In three chapters, I study Iranian literature of the mid to late 1960s in comparison to African diasporic literature from the Caribbean of the late 1970s to mid 1980s. The oft-overlooked issue of gender in national liberation projects of the time is addressed in my first chapter, “Scarecrows and Whores: Women in Savashoun and Hérémakhonon,” as I compare the two novels by Simin Daneshvar and Maryse Condé. The multilingual female protagonists in the novels of Condé and Daneshvar act as both literal and cultural interpreters and intermediaries in the narratives. I then extend my analysis of these protagonists’ precarious positions to the equally precarious intellectual positions of their creators in political discourses. By using Condé’s delineation of disorder in “Order, Disorder, Freedom and the West Indian Writer” as a necessary marker for freedom in both thought and creativity, central arguments of my dissertation about disorderly political imaginations are also presented.
In “Disrupted and Disruptive Genealogies in the Novels of Hushang Golshiri and Édouard Glissant,” I compare Golshiri’s Shazdeh Ehtejab (Prince Ehtejab) and Éduoard Glissant’s La case du commandeur (The Overseer’s Cabin). Building upon Michél Foucault’s concept of “subjugated knowledges,” I demonstrate how their protagonists’ insistence on finding answers to the political questions of the present in the historical past (of empire and slavery respectively) leads to their insanity, and how, concomitantly, the formal characteristics of these narratives (such as their in-betweenness in terms of genre, language, and mode of address) offer “noncoercive knowledge” (to use Edward Said’s phrasing from The World, the Text, and the Critic) in lieu of answers. While taking into consideration the world literary traditions these novelists are engaging with, my analysis moves beyond a poststructuralist critique; instead, I privilege these writers’ own historical, socio-political, and cultural contexts in literary analysis, both distinctively and in comparison with one another.
In “Poet-Travelers: The Poetic Geographies of Sohrab Sepehri and Derek Walcott,” I analyze how they both create a poetic language of revolt and liberation that, while affirming multiple literary and linguistic traditions, cannot be dismissed as derivative or unoriginal. In this comparative reading, I study their particular use of enjambments and anaphora, the combination of an autobiographical, monologic poetic voice with that of dramatic dialogues, a plethora of travel imagery and vocabulary that reflect the poets’ own multitudinous travels, the disparate religious, mythic, and folkloric traditions they draw from, and ultimately, the unique languages they create.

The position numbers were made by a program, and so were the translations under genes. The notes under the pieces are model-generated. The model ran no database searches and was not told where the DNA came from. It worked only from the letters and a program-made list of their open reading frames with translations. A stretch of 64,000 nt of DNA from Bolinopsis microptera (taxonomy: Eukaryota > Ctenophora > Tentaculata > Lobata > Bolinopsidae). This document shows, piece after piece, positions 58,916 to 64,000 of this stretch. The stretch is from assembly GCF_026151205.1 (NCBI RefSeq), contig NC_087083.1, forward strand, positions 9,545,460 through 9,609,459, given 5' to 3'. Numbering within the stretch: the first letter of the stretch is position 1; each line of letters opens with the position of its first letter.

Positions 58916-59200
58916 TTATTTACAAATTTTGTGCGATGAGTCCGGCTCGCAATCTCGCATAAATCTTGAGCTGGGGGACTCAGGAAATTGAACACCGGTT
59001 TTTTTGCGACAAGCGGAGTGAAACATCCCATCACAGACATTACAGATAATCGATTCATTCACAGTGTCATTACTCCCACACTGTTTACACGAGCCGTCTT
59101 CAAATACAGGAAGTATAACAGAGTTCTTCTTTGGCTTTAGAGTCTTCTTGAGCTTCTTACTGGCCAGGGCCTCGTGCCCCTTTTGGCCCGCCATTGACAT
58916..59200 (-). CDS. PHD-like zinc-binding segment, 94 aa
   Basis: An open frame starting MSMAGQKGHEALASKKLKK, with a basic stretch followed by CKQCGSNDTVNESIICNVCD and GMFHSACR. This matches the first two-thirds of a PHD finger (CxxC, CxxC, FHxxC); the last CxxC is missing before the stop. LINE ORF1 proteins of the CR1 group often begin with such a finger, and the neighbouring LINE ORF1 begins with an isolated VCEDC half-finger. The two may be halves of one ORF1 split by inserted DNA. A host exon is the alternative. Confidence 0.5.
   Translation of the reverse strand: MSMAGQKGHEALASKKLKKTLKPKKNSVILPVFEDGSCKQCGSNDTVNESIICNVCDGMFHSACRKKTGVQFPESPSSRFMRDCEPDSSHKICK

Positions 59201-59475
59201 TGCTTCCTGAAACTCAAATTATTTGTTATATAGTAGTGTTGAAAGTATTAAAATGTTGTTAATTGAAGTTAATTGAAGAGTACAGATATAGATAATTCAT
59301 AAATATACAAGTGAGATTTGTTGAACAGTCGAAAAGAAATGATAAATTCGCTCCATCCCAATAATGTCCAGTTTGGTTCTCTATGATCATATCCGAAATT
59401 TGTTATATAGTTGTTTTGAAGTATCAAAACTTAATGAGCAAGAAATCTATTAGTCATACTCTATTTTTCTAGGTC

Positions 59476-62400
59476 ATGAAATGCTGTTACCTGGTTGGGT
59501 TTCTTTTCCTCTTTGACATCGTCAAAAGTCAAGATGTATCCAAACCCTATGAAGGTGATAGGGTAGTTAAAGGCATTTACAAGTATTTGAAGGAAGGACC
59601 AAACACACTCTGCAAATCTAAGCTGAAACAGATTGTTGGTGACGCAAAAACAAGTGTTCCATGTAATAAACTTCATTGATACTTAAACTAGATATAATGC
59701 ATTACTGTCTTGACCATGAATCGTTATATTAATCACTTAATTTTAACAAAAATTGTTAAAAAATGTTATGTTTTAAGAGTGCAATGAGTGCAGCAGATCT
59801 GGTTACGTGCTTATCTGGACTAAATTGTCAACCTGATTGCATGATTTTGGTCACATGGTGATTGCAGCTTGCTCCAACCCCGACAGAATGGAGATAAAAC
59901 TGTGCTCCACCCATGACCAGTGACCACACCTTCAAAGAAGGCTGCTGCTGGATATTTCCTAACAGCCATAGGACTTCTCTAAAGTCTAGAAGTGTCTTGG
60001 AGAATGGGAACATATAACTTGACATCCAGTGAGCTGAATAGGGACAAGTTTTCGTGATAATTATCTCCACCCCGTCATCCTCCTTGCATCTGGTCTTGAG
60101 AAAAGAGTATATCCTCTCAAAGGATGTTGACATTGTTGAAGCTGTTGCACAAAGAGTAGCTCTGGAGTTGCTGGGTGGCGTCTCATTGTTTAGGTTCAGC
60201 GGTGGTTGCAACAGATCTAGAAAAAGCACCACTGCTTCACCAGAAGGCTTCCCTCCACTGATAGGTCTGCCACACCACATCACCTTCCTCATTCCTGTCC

In comparing these texts, I consider the different and particular historical moments they were written in, which is a revolutionary moment for Iran, and for the Caribbean texts is a postcolonial moment. The political nuances of these different contexts thus effect the timbre of the texts, and these divergences in articulation are analyzed as well. “Disorderly Political Imaginations” thus does not create a homogenizing, globalized study of literary texts. In that same vein, my research demonstrates the valence that incorporating neglected subjects (in this case, Persian language and literary studies) into Comparative Literature can have in understanding the hegemonic structures of power at play in knowledge production, both locally and globally.


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More About This Work

Academic Units
English and Comparative Literature
Thesis Advisors
Edwards, Brent Hayes
Ph.D., Columbia University
Published Here
August 26, 2019